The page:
Alabama (AL) Asbestos Removal & Abatement Resources:

The Alabama Department of Environmental Management (ADEM) is responsible for implementing all major federal environmental rules and regulations with regards to the safe removal of asbestos from renovations or demolition operations.

Asbestos Abatement Guidelines

In the state of Alabama, the owner or operator of an asbestos site is responsible for ensuring that the contractors hired for the removal are properly certified by ADEM. Proper certification requires that contractors submit an application for certification, including lists of supervisors and workers with their accreditation numbers, demonstrating their completion of a state-approved accreditation program; a list of any asbestos removal operations performed by the party within the last 12 month period; and a written statement that the principle person understands all state regulations with regard to asbestos removal, accompanied by a promise that said person will abide by those regulations. The application for certification must be completed annually to maintain certified status, and a copy of the current certification must be kept available at each removal site. Annual accreditation for supervisors and workers is also mandated for continuing certification (1).

ADEM requires proper completion of an accreditation program for all supervisors and workers involved in the removal or abatement of asbestos containing products. All courses designed to train workers, supervisors, inspectors, management planners, and project designers must also be accredited by the state or federal government (2).

All personnel involved in removal or abatement of asbestos must receive initial and annual training as required by state regulations. Only trained and certified personnel may intentionally disturb asbestos for any reason, including sampling, removal, encapsulation or abatement. This includes knowingly disturbing areas or materials adjacent to asbestos (3).

Prior to any removal project, the ADEM will sample building materials with the purpose of establishing whether asbestos is present. Information regarding the sampling status will be available within the contacted organization. Any asbestos that is identified must be address by certified personnel and a written plan must be created within the project description (3).

The owner or operator of a property designated for an abatement project must consult a professional asbestos inspector to verify that the site includes asbestos containing materials. The inspector is responsible for taking samples at the site and conveying them to a federally certified laboratory for proper testing. Verification that the site is, in fact, contaminated with asbestos is necessary before an asbestos abatement project can proceed (4).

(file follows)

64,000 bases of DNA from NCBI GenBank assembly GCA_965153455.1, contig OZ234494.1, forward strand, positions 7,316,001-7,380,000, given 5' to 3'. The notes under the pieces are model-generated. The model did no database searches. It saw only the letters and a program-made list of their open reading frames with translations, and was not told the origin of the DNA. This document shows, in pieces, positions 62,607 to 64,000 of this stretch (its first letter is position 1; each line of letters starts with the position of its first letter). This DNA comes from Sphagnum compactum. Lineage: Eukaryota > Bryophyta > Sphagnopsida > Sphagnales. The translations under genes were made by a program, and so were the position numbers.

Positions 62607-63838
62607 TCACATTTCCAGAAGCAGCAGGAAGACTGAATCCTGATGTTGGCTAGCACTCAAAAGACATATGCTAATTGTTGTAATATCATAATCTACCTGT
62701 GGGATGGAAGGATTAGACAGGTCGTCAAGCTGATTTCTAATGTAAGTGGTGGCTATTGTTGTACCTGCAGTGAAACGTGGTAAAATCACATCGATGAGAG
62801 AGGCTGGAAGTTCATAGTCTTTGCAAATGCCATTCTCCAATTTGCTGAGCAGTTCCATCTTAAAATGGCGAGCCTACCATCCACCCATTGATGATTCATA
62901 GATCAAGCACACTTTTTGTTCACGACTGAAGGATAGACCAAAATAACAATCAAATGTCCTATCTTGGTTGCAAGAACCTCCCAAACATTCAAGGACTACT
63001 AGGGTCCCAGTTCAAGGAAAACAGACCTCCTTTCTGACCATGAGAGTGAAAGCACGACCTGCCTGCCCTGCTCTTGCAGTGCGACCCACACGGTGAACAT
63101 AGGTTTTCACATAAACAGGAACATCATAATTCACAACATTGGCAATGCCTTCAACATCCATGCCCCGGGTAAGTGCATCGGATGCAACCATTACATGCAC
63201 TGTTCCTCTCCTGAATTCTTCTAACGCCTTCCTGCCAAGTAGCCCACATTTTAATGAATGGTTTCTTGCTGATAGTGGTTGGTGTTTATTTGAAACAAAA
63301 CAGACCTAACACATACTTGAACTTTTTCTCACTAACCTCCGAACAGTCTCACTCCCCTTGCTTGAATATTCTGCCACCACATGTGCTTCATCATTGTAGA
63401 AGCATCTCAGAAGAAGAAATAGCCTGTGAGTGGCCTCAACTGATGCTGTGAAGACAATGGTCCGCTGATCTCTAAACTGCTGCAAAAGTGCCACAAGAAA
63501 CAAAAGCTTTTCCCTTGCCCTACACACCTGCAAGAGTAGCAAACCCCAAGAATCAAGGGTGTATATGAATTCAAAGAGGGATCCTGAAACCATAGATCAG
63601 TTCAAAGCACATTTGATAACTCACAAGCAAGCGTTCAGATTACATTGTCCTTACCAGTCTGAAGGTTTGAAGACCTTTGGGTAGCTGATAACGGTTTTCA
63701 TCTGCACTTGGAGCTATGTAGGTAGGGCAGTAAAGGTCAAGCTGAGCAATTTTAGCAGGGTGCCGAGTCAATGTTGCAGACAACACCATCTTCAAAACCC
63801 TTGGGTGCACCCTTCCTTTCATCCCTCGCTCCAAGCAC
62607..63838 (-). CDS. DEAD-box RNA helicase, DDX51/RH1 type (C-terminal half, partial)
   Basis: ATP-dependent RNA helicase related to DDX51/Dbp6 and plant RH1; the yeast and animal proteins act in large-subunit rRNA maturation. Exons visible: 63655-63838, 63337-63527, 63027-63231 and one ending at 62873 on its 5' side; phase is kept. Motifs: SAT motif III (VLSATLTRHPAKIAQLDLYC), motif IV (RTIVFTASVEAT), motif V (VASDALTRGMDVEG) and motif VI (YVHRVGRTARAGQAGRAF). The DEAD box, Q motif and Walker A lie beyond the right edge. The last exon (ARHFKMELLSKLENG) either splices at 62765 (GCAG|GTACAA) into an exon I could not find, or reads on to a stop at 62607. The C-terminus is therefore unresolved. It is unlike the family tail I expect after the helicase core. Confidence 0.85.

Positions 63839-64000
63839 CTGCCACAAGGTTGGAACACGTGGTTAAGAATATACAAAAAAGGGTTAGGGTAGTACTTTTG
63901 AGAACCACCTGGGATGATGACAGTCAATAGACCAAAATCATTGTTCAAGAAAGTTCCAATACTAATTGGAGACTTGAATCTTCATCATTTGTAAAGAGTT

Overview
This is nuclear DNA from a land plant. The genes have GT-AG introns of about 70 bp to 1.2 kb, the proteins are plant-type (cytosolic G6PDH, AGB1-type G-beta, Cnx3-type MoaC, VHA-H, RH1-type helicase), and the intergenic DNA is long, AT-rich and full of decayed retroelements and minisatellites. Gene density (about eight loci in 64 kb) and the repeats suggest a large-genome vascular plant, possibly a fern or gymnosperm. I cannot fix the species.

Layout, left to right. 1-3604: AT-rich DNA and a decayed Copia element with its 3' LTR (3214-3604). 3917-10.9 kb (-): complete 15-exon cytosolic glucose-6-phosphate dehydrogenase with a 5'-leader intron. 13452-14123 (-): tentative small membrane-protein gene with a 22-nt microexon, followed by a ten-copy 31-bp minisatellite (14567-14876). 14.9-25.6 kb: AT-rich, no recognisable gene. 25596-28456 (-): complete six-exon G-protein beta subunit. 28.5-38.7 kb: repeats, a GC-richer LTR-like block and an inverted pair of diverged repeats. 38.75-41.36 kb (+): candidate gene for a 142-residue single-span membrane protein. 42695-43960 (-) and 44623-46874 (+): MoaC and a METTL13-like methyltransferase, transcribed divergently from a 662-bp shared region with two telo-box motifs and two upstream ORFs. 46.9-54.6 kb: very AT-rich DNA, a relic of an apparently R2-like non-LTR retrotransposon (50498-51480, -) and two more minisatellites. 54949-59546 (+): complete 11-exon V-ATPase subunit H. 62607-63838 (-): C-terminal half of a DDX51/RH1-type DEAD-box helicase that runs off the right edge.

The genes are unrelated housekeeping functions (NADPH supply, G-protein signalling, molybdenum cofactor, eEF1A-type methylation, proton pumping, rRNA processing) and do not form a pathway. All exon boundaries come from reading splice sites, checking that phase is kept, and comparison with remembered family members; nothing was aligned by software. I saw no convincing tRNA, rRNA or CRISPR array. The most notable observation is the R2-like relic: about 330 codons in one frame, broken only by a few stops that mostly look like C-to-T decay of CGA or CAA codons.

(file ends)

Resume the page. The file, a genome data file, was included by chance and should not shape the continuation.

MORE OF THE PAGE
Procedures utilized by professional asbestos contractors include isolating the area where the work will be performed. The abatement area is sealed off from the remainder of the structure with plastic sheeting. All removable furniture must be cleaned and removed from the area before the asbestos is disturbed. Prior to removal, the asbestos is wet thoroughly with a low-pressure stream. This process is designed to keep the asbestos from generating dust when it is disturbed. The area, or manageable section that is to be removed, should be wet down multiple times, with time in between wettings to allow the moisture to be absorbed (4).

Montgomery County Public Schools and Alabama Asbestos Abatement

 The ADEM has worked with the Montgomery County public schools in a continuing asbestos abatement program. Montgomery County plans to renovate 13 or 14 schools this summer by removing asbestos containing building materials.

Poolesville Elementary School will be first in the program, with work slated to begin just after the school year end in June. Asbestos abatement procedures at this school will include removing floor tile and adhesives from a lounge, a storage room, and six classrooms.

Approximately half of the county’s public schools contain asbestos, and the list slated for asbestos abatement is currently incomplete, pending allocation of funding by the school district. Asbestos removal for the Montgomery County Public School system began in 1998, following the enacting of the Asbestos Hazard Emergency Response Act, which requires public schools to include an inventory of all asbestos containing building materials within a management plan for each building that falls under their jurisdiction. According to the Act, asbestos materials must be removed if they are damaged or pose a health risk (5).

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